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Sketches From The Life of Paul

by Ellen G. White

Chapter 25: Arrival at Rome.

Contents  Preface.  1  2  3  4  5  6  7  8  9  10  ...

With the opening of navigation, the centurion and his prisoners again set out on their journey. An Alexandrian ship, the Castor and Pollux, had wintered at Melita, on her way to Rome, and in this the travelers embarked. Though somewhat delayed by contrary winds, the voyage was safely accomplished, and the ship cast anchor in the beautiful harbor of Puteoli, on the coast of Italy.

There were a few Christians in this place, who entreated the apostle to remain with them seven days, and the privilege was kindly granted by the centurion. Since receiving Paul's Epistle to the Romans, the Christians of Italy had eagerly looked forward to a visit from the apostle. They had little expected to see him in chains as a prisoner, but his sufferings only endeared him to them the more. The distance from Puteoli to Rome being but a hundred and forty miles, and the seaport being in constant communication with the metropolis, the Roman Christians were informed of Paul's approach, and some of them started to meet and welcome him.

On the eighth day after landing, the centurion and his prisoners set out for Rome. Julius willingly granted the apostle every favor which it was in his power to bestow; but he could not change his condition as a prisoner, or release him from the chain that bound him to his soldier guard. It was with a heavy heart that Paul went forward to his long-expected visit to the world's metropolis. How different the [p. 273] circumstances from what he had anticipated! How was he, fettered and stigmatized as a criminal, to proclaim the gospel? His hopes of winning many souls to the truth at Rome, seemed destined to be disappointed.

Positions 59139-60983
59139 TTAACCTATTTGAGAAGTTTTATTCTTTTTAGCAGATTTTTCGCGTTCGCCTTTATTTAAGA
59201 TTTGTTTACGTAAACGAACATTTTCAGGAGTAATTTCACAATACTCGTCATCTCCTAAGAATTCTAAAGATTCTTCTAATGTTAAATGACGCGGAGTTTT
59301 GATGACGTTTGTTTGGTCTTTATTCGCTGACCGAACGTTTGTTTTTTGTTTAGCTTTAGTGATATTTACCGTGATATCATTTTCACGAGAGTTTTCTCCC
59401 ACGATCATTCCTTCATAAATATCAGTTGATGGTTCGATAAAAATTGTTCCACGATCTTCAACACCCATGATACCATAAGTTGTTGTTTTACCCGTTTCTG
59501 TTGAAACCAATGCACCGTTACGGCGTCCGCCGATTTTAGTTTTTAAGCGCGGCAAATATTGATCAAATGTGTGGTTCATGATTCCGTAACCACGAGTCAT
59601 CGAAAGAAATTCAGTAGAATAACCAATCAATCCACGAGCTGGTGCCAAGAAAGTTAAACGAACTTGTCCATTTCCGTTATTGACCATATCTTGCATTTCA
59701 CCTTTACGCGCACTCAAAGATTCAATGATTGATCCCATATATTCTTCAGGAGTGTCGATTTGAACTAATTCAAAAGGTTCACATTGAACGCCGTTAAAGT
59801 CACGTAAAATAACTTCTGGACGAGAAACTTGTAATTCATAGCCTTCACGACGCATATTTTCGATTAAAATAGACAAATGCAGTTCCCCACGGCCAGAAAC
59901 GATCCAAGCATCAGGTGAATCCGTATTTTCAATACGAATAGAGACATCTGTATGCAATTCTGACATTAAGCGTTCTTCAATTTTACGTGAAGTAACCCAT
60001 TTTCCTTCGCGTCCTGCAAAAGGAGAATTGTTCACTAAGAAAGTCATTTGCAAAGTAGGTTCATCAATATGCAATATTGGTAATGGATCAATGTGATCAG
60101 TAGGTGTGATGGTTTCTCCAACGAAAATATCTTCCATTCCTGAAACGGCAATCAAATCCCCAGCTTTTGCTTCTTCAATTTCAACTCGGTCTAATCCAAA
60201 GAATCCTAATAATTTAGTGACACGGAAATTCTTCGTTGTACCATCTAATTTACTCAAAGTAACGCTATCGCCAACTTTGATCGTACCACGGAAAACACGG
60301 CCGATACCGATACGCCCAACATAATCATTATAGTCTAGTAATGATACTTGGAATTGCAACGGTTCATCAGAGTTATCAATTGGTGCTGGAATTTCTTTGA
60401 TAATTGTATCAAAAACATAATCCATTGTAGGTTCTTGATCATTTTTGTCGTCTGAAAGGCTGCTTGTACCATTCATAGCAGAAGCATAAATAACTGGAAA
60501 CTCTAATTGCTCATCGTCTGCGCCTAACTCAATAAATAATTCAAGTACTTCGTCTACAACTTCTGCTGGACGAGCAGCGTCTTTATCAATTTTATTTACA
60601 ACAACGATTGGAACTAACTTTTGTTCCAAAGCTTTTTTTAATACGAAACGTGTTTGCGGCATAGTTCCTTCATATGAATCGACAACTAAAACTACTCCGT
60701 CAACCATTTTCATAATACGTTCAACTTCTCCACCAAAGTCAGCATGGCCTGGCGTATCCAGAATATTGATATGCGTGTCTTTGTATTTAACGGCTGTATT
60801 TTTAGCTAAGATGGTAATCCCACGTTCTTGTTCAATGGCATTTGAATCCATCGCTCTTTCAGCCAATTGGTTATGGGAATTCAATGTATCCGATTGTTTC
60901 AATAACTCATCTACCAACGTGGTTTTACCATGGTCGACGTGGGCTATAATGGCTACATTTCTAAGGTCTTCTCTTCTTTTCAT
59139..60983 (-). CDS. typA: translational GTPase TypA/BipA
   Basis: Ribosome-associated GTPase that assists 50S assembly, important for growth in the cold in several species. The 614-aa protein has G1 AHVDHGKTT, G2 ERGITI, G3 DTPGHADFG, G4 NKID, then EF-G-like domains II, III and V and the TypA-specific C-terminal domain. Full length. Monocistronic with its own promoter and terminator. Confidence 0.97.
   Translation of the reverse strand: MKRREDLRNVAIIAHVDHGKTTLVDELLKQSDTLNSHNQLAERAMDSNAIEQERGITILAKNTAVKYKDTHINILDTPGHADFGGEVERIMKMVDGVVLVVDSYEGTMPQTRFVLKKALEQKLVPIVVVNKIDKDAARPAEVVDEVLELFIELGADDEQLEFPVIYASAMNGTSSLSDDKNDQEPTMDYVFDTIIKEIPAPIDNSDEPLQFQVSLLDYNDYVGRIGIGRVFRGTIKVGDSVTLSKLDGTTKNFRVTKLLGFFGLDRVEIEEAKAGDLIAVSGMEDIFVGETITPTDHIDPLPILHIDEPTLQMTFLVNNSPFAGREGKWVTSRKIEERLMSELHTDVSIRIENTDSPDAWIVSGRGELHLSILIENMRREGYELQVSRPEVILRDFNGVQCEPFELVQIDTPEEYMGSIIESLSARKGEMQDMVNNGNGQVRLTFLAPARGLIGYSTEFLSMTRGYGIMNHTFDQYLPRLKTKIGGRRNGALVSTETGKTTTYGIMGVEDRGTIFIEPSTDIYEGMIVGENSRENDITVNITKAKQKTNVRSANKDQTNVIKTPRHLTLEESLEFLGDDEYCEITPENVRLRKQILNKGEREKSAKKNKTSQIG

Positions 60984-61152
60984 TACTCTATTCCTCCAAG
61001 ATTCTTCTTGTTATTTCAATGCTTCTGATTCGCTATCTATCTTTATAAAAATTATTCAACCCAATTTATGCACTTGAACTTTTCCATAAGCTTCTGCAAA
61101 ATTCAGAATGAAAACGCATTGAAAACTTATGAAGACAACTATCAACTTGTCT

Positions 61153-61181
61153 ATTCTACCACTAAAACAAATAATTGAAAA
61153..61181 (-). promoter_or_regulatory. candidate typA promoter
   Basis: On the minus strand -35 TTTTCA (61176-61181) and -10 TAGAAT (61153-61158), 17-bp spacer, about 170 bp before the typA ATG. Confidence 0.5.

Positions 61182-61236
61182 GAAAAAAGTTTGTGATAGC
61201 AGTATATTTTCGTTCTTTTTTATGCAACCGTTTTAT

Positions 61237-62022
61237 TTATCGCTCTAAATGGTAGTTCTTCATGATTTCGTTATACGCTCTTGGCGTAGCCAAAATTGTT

The travelers reach Appii Forum, forty miles from Rome. As they make their way through the crowds that throng the great thoroughfare, the gray-haired old man, chained with a group of hardened-looking criminals, receives many a glance of scorn, and is made the subject of many a rude, mocking jest. Not one of all he meets bestows upon him a look of pity or sympathy. He meekly wears his chain, and silently, slowly pursues his way.

Suddenly a cry of joy is heard, and a man springs out from the passing throng and falls upon the prisoner's neck, embracing him with tears and rejoicing, as a son would welcome a long-absent father. Again and again is the scene repeated. With eyes made keen by loving expectation, many discern in the chained captive the one who spoke to them the words of life at Corinth, at Philippi, or at Ephesus.

The whole company is brought to a stand-still, as warm-hearted disciples eagerly flock around their father in the gospel. The soldiers are impatient of delay, yet they have not the heart to interrupt this happy meeting; for they too have learned to respect and esteem their prisoner. In that worn, pain-stricken face, the disciples see the image of Christ reflected. They assure Paul that they have not forgotten him or ceased to love him; that they are indebted to him for the joyful hope which animates their lives, and gives them peace toward God. In the ardor of their [p. 274] love they would bear him upon their shoulders the whole way to the city, could they but have the privilege.